Despite early reports of broadcaster reluctance to move to new spectrum, it appears the Broadcast TV Repack is off and running. With the first phase deadline of the repack slightly less than nine months away, engineering firms have seen orders jump in the last month as broadcasters prepare to move off their spectrum. But it is not just the broadcasters required to vacate in phase one (Nov. 30, 2018) that are moving. Broadcasters from all of the phases are getting in gear.
“Whether it’s phase one or phase 10, the broadcasters are all trying to get in the door so they can get the work done. They are working on it,” Madison Batt, PE, SE, president/senior structural engineer, Tower Engineering Company (TEC), said. “We are working with a company that is not scheduled to move until next year, but they want to get their ducks in a row right now. They don’t want to wait till the last minute.”
Stainless, a business division of FDH Infrastructure Services, has had more broadcast orders in the last month than it has had in all of the last year. The big push for Stainless comes from working with a single company that owns several TV stations across the nation.
“The orders generally request the removal of an antenna and either connecting to an existing transmission or the deployment of a new transmission line,” said Donald Doty, Stainless business development manager. “Some TV stations may have an old analog antenna, which wasn’t removed in the conversion to digital, that can be replaced and connected to a transmission line.
Doty is not surprised that the broadcasters are getting off the dime. “It’s common knowledge that the FCC is not going to allow extensions to the TV stations,” he said. “Even if they are not ready, the FCC will make them turn off the station.”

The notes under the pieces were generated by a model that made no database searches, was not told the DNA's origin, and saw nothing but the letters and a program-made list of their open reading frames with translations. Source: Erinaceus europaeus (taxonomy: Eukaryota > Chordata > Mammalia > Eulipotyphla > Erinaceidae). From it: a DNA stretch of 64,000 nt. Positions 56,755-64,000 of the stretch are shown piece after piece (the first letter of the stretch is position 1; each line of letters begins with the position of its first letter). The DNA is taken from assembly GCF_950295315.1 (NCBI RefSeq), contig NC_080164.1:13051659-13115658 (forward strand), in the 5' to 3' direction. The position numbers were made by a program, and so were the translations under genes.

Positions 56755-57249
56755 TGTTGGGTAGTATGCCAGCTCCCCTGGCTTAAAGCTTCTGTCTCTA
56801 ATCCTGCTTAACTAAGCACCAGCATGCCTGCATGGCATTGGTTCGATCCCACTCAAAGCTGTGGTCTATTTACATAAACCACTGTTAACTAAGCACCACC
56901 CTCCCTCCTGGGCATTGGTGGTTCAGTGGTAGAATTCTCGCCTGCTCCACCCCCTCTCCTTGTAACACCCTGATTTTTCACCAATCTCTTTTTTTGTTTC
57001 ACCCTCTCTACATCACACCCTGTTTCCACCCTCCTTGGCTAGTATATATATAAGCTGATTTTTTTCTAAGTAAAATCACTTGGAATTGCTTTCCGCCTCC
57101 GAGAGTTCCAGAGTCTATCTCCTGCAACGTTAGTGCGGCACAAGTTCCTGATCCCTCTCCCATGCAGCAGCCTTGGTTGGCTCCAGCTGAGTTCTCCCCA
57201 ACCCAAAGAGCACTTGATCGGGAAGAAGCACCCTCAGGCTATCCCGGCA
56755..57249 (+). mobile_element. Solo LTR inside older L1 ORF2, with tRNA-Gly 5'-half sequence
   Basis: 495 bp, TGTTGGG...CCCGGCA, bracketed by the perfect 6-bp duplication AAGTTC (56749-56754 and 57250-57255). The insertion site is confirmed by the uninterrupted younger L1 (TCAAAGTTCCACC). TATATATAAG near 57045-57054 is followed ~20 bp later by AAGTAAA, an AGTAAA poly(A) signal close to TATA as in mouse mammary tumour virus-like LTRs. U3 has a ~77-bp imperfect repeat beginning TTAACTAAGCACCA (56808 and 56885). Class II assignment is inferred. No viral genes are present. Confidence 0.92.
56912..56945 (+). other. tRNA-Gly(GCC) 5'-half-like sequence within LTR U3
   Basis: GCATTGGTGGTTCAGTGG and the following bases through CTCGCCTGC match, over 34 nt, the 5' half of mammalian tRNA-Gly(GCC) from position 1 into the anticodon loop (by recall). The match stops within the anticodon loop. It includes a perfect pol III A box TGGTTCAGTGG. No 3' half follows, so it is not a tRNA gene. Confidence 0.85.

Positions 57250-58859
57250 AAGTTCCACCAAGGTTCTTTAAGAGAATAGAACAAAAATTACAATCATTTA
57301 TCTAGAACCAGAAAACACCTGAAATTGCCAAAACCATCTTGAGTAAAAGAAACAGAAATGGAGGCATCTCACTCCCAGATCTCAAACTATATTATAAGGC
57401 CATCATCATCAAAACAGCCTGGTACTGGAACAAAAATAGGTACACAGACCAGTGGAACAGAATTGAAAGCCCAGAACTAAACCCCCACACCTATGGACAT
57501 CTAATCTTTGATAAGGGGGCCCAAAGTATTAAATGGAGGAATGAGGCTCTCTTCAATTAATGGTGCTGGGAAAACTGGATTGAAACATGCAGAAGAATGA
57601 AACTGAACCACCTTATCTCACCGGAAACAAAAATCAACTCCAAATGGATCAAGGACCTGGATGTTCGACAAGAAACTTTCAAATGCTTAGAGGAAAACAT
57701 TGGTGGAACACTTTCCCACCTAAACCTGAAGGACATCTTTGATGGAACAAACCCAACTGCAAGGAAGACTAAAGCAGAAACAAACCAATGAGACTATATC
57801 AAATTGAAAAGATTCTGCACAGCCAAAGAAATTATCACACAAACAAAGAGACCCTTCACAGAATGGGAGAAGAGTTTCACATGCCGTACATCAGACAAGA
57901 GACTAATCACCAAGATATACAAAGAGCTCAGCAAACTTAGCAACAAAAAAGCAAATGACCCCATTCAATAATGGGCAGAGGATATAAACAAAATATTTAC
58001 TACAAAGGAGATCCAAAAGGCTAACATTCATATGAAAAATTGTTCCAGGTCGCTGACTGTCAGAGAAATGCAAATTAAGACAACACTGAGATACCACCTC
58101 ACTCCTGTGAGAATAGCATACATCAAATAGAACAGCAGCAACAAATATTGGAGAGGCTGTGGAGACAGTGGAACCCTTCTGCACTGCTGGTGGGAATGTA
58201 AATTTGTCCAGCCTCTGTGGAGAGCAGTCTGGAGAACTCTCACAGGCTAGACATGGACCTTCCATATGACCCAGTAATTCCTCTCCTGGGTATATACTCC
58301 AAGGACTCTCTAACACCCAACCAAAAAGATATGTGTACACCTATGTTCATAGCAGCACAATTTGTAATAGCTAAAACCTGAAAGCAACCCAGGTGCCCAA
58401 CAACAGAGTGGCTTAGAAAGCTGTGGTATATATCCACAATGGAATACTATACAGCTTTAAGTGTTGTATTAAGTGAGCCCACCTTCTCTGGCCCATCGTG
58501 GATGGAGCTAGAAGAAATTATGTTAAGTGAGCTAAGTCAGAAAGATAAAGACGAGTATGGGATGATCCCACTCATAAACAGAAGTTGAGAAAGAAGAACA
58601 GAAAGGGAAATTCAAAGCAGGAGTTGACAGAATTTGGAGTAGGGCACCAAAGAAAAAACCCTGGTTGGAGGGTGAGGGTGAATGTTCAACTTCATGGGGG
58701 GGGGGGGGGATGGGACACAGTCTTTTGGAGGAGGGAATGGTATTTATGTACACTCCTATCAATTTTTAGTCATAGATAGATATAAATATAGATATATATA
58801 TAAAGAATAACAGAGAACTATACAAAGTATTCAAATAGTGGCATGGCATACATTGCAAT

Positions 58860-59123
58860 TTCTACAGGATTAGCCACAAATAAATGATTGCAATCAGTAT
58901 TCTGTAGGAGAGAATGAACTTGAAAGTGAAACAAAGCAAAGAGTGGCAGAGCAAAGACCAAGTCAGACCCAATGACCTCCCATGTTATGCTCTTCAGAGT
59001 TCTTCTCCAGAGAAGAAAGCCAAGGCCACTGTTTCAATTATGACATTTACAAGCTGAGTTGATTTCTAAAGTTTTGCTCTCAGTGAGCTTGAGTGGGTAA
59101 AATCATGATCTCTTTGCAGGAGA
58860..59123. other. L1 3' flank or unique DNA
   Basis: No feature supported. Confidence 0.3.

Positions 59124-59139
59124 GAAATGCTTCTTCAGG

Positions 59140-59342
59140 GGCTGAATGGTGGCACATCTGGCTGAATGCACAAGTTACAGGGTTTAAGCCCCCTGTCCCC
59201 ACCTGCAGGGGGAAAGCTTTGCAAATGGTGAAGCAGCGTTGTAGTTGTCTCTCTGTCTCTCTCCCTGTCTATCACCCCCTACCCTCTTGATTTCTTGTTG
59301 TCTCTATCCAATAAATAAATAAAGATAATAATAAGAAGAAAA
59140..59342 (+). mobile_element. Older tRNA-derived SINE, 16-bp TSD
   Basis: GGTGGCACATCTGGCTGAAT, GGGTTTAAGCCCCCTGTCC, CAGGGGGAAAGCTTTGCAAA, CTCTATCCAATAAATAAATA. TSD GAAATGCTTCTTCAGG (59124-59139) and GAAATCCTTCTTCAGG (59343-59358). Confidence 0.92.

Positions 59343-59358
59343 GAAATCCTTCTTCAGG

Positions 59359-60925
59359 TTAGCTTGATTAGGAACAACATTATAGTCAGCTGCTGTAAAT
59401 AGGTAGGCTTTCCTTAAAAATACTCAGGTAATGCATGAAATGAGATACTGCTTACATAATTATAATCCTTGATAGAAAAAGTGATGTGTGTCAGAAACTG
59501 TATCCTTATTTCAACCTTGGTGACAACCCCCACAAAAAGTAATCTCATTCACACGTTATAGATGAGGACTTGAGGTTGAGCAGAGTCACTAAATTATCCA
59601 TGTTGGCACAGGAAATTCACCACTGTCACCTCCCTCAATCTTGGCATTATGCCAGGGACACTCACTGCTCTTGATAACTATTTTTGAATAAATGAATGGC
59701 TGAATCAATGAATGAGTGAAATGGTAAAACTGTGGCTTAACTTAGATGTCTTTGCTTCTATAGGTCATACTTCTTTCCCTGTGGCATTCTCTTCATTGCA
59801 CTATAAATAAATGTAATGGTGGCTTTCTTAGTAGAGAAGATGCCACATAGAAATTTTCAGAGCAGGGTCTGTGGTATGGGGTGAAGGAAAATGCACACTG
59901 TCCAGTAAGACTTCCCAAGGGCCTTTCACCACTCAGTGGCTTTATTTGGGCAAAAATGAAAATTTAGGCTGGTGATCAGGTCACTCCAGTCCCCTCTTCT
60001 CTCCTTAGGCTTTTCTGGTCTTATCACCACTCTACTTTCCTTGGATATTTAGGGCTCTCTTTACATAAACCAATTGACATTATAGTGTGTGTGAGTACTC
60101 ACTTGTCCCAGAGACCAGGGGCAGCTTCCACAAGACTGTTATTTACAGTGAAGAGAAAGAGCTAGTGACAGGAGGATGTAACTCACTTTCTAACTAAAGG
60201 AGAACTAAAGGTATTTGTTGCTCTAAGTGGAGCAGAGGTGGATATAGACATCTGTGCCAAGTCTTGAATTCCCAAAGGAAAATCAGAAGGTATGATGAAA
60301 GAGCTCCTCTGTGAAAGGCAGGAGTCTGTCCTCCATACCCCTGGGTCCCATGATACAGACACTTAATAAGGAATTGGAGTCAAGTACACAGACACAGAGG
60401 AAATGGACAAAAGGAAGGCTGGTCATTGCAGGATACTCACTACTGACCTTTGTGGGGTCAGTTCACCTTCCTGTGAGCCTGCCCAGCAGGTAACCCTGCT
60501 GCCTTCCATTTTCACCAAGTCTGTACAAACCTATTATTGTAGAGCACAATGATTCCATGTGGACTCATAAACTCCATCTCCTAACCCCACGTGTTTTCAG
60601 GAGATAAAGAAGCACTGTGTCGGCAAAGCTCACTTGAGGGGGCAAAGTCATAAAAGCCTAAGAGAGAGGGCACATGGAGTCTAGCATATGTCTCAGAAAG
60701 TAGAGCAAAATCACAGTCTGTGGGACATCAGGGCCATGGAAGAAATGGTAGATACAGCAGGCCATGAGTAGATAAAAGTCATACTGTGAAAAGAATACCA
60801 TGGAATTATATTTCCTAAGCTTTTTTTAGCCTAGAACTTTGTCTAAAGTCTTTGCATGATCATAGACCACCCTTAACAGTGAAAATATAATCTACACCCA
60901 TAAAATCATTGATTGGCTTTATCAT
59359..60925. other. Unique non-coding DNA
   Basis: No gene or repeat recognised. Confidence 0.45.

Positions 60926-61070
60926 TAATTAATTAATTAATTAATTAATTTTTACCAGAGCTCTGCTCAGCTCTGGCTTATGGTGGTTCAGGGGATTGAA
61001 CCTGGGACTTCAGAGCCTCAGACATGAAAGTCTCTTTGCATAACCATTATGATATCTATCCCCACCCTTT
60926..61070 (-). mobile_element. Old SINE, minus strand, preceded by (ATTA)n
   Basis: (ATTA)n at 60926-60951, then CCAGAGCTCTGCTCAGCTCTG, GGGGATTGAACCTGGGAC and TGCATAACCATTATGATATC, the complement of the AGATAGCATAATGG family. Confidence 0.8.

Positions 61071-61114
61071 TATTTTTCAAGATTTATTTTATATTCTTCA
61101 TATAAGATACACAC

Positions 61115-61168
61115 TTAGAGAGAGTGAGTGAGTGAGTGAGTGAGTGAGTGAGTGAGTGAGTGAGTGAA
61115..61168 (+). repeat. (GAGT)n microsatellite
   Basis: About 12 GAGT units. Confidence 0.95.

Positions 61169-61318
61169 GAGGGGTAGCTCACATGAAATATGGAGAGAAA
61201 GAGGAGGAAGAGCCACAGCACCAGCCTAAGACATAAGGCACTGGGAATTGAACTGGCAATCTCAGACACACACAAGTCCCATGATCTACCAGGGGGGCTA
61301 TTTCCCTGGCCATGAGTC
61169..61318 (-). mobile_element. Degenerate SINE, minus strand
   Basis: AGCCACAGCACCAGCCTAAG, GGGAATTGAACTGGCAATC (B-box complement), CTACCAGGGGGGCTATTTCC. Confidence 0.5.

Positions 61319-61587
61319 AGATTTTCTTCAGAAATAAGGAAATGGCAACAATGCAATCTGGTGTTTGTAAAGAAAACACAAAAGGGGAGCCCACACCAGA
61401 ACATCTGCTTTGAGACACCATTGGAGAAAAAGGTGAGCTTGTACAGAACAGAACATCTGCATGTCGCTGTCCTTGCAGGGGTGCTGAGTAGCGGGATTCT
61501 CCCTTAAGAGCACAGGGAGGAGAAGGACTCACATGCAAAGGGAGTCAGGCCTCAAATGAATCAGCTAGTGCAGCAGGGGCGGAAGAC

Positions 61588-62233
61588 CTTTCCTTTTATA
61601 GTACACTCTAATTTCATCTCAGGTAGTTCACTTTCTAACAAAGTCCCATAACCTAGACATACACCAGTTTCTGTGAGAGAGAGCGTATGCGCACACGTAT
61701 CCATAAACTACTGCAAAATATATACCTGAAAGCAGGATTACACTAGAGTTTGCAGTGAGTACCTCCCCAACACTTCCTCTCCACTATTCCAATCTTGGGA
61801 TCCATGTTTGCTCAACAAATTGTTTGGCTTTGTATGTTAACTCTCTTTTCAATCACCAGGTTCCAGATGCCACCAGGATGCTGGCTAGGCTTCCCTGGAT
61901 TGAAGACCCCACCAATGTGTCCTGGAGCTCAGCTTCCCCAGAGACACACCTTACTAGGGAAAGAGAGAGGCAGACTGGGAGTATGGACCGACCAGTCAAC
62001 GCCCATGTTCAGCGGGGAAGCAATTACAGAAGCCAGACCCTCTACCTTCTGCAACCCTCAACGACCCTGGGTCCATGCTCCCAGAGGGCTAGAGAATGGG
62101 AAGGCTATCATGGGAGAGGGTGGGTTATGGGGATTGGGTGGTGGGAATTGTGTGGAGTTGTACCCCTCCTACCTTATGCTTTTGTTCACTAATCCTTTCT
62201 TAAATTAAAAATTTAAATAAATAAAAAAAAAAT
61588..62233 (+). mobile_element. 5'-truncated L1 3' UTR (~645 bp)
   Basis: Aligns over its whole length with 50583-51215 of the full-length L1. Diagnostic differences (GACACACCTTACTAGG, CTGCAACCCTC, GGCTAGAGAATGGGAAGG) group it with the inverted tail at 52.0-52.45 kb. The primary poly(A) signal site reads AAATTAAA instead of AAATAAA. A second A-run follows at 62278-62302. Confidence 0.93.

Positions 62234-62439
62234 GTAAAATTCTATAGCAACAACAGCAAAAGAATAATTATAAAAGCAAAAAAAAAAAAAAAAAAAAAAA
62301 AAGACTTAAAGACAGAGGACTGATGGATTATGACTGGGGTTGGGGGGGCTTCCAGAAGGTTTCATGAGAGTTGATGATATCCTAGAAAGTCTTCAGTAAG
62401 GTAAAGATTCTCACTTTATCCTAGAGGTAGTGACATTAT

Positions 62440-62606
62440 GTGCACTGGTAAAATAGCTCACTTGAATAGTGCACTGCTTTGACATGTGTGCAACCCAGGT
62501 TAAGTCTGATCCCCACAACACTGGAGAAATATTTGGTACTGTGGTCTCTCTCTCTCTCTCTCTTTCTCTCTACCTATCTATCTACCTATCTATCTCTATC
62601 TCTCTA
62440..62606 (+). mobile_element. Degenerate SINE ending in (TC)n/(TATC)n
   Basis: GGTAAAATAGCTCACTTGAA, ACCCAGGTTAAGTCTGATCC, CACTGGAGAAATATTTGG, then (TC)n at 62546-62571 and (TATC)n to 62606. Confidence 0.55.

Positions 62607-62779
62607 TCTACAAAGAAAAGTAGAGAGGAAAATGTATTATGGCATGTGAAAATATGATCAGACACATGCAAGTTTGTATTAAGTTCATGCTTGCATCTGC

TEC began to receive queries from clients about a year ago and then the flow picked up about six months ago.
Engineering Companies: The Lynchpin to the TV Repack
Engineering companies are critical to the success of the Broadcast TV repack. But they are a finite resource. The FCC’s phased in approach, which created 10 deadlines from Sept. 14, 2018 to July 3, 2020, allows the industry’s tower services and engineering companies to spread out their resources over that span of time.
Beyond ordering the new antenna, they must make sure the existing tower can handle the replacement antenna and then safely execute the removal of the old antenna and the deployment of a new one. This requires highly skilled workers that many times must operate at heights of up to 2,000 feet.
To keep up with demand, Stainless plans to increase its staff up to four crews. It has 23 people right now, which equals a little more than three crews. “Four crews are enough to do everything we need to do plus a little extra,” Doty said. “We need six people on a crew unless we are doing major modifications.”
The trick was being staffed up when the orders come flooding in, according to Doty. “Thanks to the foresight of the owners, Willis Stein & Partners, we have been able to add people as we have gotten busier,” he said.
His current approach contrasts to when the firm worked with 22 crews converting the broadcasters from analog to digital.
“We are not going to do that again,” he said. “It was a nightmare because we tried to be all things to all people. We will be selective in who we do work for.”
Doty said it remains difficult to find technicians for tall tower work, so the company does training itself, when it cannot hire individuals that it knows or has worked with in the past.
TEC works directly with the broadcasters and picks up work from other engineering companies, as well as working with fabricators and contractors. Seven engineers comprise TEC’s workforce doing tower analysis, design and site observation of tower structures. Batt sends two engineers for each job to climb and observe a tower that it is doing an analysis on.
“We then get the tower modeled on a computer, run the analysis for an as-is condition and for whatever new loading situation,” he said.
J. Sharpe Smith
Senior Editor, AGL Media Group
J. Sharpe Smith joined AGL in 2007 as contributing editor to the magazine and as editor of eDigest email newsletter. He has 27 years of experience writing about industrial communications, paging, cellular, small cells, DAS and towers. Previously, he worked for the Enterprise Wireless Alliance as editor of the Enterprise Wireless Magazine. Before that, he edited the Wireless Journal for CTIA and he began his wireless journalism career with Phillips Publishing, now Access Intelligence.